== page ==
Day 19 - Louisville - Kentucky
Trip Start Oct 13, 2012
38Trip End Nov 19, 2012
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It was back on the road, this time Kentucky bound.
Kentucky is beautiful. It is exactly as I hoped it would be, green fields, white fences and all the colours of fall.
First stop was Hodgenville to see Abraham Lincoln's childhood home, except that it's actually not Lincoln's home. It has since been discovered that the log cabin lovingly preserved all these years pre-dates his home, but it is very similar to the style of home he would have lived in. For my mind they've let the truth get in the way of a good story here, I'd much prefer to be lied to and to think I saw it for real, but alas the historian's have ruined that fantasy
The other slightly odd thing is that Kentucky, like Tennessee, places a high importance on education and, like Tennessee, dons the nickname the Athens of the South and as such have housed the little log cabin inside a large Greek style building in order to protect it from the elements. Most peculiar.
Then a few miles down the road you get to see another log cabin that is also not his childhood home. This one is a replica built where the original one stood. At least this one was right out in the open without a protective concrete Greek style replica shield.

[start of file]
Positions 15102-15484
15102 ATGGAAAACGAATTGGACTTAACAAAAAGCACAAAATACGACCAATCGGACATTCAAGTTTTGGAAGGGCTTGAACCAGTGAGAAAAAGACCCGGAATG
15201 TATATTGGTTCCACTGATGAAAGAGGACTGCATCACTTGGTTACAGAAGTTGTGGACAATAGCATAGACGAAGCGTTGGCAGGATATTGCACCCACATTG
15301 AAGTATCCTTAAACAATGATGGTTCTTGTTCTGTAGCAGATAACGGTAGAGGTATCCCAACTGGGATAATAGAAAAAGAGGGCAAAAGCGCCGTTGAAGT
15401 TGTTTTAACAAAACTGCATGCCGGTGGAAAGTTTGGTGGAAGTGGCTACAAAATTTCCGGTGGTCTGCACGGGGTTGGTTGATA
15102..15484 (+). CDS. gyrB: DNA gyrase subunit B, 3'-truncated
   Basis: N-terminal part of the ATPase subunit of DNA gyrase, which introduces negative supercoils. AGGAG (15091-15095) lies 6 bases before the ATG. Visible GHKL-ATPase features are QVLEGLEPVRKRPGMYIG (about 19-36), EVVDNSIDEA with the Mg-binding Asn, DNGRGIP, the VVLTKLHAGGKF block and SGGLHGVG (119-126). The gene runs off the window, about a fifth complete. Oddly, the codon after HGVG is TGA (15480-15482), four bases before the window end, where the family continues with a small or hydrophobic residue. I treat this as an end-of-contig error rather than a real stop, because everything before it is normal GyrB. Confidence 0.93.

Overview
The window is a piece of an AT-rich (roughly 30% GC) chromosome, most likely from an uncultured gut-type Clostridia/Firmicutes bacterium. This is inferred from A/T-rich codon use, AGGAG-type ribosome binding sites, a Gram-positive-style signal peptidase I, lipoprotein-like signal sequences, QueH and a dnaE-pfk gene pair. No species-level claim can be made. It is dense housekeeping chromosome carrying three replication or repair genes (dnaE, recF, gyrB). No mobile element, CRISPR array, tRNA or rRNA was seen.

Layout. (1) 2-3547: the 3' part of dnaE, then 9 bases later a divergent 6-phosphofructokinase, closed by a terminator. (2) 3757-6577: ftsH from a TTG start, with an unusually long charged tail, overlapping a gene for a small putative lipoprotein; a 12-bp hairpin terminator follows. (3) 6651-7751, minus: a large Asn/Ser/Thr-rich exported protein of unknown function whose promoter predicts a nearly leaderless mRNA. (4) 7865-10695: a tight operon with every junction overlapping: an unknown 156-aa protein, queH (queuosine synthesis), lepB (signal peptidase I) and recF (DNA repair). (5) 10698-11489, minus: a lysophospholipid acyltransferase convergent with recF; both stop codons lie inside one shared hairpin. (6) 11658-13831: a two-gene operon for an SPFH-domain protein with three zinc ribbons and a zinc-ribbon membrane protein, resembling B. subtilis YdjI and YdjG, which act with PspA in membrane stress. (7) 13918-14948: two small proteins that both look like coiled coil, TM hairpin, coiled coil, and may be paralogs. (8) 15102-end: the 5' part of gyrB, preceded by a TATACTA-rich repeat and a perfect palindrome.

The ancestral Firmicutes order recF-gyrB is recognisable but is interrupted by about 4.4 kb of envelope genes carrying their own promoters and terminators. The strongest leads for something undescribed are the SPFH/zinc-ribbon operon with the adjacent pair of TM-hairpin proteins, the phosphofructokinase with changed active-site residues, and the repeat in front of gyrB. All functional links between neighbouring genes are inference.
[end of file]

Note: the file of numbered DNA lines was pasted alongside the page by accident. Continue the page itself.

So today, despite a couple of attempts, I did not see Lincoln's childhood home, but I did at least see the area.
We then headed to Bardstown where it was unanimously decided that this would be a wonderful place to spend a few lazy days. It was such a sweet, quant little village. It is the home of "My Old Kentucky Home State Park" where the State song "My Old Kentucky Home" was composed by Stephen Collins Foster who also wrote such greats as "Oh Susanna", "Camptown Races", "Swanee River", "Beautiful Dreamer" and "Jeanie with the light brown hair", just to name a few
From there we lowered the tone a bit, left historic houses and stately parks and headed for the Jim Beam Distillery in Clermont, Kentucky. Jim Beam is Kentucky's oldest bourbon distillery, with production beginning in 1795 (just had a little break during the prohibition years and then it was straight back to business). It is also the number one selling bourbon in the world, and here's the time to be proud, the biggest overseas importer of this golden brown liquor is Australia, apparently we love it. I never really have been much of a fan, but again when in Rome, and there were free tastings after all. Just like country music I think I could develop a taste for this, especially the posh small batch versions and the flavoured bourbons (black cherry was delicious).